November 28, 1923.
Appeal from District Court, Wilbarger County; J. V. Leak, Judge.
Suit by R. E. L. Wood and others against J. D. Key and others. From the judgment rendered, plaintiffs appeal. Affirmed.
Bonner, Storey Storey, of Vernon, for appellants.
Berry, Stokes Killough and O. T. Warlick, all of Vernon, and F. M. Kemp, of Austin, for appellees.
Appellants, R. E. L. Wood, Sallie P. Wood, and W. W. Hall, brought this suit to recover principal, interest, and attorney's fees due on two promissory notes, executed by J. D. Key and L. A. Huddleston, and to foreclose a vendor's lien given to secure the payment of said notes retained in a deed of conveyance executed by the Woods, whereby they conveyed certain land in Wilbarger county, Tex., to the said. Key and Huddleston. Plaintiffs sought judgment against certain defendants other than the said Key and Huddleston, to wit, W. H. Hancock, H. Y. Pitts, Lee Jordon, J. H. Freudiger and W. F. Key, on allegations in effect as follows: That prior to the purchase of said land all of the defendants entered into an agreement among themselves for the purchase thereof and taking of title in the name of the said L. A. Huddleston and J. D. Key, for the benefit of them all; that said parties agreed that they would pay a proportionate part of the cash payment and —
"each would pay his proportional part of the notes herein sued on, but that the title to said property was to be conveyed to the said L. A. Huddleston and J. D. Key, and to be held by them in trust for the use and benefit of all of said copartners, that is, J. D. Key, L. A. Huddleston, W. H. Hancock, H. Y. Pitts, Lee Jordan, J. H. Freudiger and W. F. Key. The last five named defendants were not to be known in said copartnership, but the said J. D. Key and L. A. Huddleston were to take title to said property, as they did do, execute the notes as they did execute them, and, when said property should be sold, all of said copartners were to share equally in the proceeds of such sale."
After such allegations the petition proceeds:
"Wherefore, plaintiffs pray that they have judgment against the said J. D. Key and L. A. Huddleston as makers of said note and against the said J. D. Key, L. A. Huddleston, W. H. Hancock, H. Y. Pitts, Lee Jordon, J. H. Freudiger, and W. F. Key, jointly and severally for the full amount of their said notes, interest, and attorney's fees, and for the foreclosure of their vendor's lien on the above-described land and premises, * * * and for such other and further relief, special and general, in law and in equity that they may be justly entitled to in the premises."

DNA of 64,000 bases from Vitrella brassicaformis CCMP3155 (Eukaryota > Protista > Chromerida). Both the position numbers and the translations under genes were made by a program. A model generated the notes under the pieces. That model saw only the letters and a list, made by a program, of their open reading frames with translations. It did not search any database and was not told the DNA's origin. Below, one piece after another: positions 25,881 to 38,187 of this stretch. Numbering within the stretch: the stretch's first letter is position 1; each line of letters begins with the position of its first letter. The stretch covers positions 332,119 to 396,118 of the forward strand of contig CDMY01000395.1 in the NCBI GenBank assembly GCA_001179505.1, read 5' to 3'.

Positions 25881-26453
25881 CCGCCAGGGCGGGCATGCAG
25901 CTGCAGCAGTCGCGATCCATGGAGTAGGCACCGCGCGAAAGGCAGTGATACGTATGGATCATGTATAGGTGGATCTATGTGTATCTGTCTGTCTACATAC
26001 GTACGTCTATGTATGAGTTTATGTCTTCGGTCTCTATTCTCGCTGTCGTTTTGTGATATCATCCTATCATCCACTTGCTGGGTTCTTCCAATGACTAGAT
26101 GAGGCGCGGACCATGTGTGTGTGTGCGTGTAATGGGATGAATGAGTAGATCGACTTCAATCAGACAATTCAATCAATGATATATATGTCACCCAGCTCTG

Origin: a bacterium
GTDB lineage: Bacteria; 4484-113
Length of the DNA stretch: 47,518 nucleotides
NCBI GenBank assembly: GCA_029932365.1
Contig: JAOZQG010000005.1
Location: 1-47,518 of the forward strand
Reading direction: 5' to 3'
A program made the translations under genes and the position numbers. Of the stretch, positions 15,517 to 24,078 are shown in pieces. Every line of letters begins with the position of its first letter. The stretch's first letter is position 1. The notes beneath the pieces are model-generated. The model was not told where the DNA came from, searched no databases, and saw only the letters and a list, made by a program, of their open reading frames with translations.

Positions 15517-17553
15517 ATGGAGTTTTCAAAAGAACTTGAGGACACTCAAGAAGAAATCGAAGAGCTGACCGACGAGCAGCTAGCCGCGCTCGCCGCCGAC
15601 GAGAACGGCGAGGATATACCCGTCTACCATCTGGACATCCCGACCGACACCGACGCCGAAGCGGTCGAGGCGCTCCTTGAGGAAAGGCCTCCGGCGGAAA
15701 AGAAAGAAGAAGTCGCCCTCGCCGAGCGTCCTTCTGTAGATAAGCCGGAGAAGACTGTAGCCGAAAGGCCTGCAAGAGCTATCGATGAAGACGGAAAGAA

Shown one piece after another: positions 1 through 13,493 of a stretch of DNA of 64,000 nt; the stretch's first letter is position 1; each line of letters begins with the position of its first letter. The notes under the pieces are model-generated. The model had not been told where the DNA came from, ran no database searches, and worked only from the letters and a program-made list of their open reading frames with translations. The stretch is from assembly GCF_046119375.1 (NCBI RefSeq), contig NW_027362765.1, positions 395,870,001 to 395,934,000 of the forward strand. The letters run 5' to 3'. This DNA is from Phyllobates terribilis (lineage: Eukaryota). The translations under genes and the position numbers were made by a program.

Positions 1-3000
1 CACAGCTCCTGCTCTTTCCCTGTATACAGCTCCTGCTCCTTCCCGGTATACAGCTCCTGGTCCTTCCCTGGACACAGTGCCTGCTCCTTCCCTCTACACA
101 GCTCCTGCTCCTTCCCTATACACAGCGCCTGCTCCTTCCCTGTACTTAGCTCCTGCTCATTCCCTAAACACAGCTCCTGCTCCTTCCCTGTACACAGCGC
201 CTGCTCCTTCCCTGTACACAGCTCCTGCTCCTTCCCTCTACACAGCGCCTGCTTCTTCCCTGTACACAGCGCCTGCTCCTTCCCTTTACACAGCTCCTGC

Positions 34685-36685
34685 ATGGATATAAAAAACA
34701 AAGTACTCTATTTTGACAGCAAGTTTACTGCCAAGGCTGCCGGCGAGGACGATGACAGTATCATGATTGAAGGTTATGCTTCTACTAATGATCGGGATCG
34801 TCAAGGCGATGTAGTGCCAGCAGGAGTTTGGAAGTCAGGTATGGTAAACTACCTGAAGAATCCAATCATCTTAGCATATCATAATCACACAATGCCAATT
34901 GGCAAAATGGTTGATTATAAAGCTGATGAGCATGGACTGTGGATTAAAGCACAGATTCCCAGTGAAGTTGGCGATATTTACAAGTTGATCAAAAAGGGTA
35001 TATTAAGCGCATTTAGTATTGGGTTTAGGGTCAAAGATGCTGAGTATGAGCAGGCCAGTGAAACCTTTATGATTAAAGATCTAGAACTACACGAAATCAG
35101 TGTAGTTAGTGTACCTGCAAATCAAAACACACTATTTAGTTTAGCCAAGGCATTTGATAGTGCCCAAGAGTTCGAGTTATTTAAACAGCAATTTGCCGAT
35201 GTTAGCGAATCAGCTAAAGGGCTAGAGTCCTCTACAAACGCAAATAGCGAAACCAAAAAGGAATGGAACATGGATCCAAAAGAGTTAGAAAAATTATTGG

The court sustained exceptions to the petition as to the defendants other than those executing the notes, and rendered judgment for the plaintiffs on the notes against the makers with foreclosure of the lien. The appeal questions the action of the court in sustaining exceptions to plaintiffs' cause of action against the defendants W. H. Hancock, H. Y. Pitts, Lee Jordon, J. H. Freudiger and W. F. Key.
Section 18 of the Negotiable Instruments Act (article 6001 — 18, Vernon's Statutes 1922 Supplement) provides that:
"No person is liable on the instrument [a negotiable instrument] whose signature does not appear thereon, except as herein otherwise expressly provided. But one who signs in a trade or assumed name will be liable to the same extent as if he had signed in his own name."
As it is not claimed that the defendants other than J. D. Key and L. A. Huddleston "signed the notes in a trade or assumed name," and no other express provision of the Negotiable Instrument Act is invoked to sustain the liability of such persons on the note, the statutory provision quoted would not sustain the judgment of the court if appellants' suit is to establish liability on the said notes. The statute quoted is a restatement in effect of the law as it existed prior to its enactment. Bolan v. Wrather (Tex.Civ.App.) 239 S.W. 280 and authorities, Daniel on Negotiable Instruments. Sec. 303. Under the old law, and we take it the same rule would apply under the statute, the undisclosed principal who "obtains the benefits of a transaction in which the note was given by the agent" might be sued on the original consideration for the contract outside the note. 8 C.J. 108: Coaling Coal Coke Co. v. Howard, 130 Ga. 807, 61 S.E. 987, 21 L.R.A. (N. S.) 1051, and notes, 1082.
As we construe the appellants' pleading, they do not sue on the original consideration for the contract outside the notes. While they set up the facts preceding the execution of the notes and thus show the consideration for which they were given, this is done in aid of their assertion of liability of all the defendants to the payment of the notes themselves, and the plaintiffs seek to recover interest and attorney's fees as provided by the notes, which would be inconsistent with the idea that they were suing on the original sales contract.
We are of the opinion that the trial court properly sustained the exceptions, and affirm the judgment.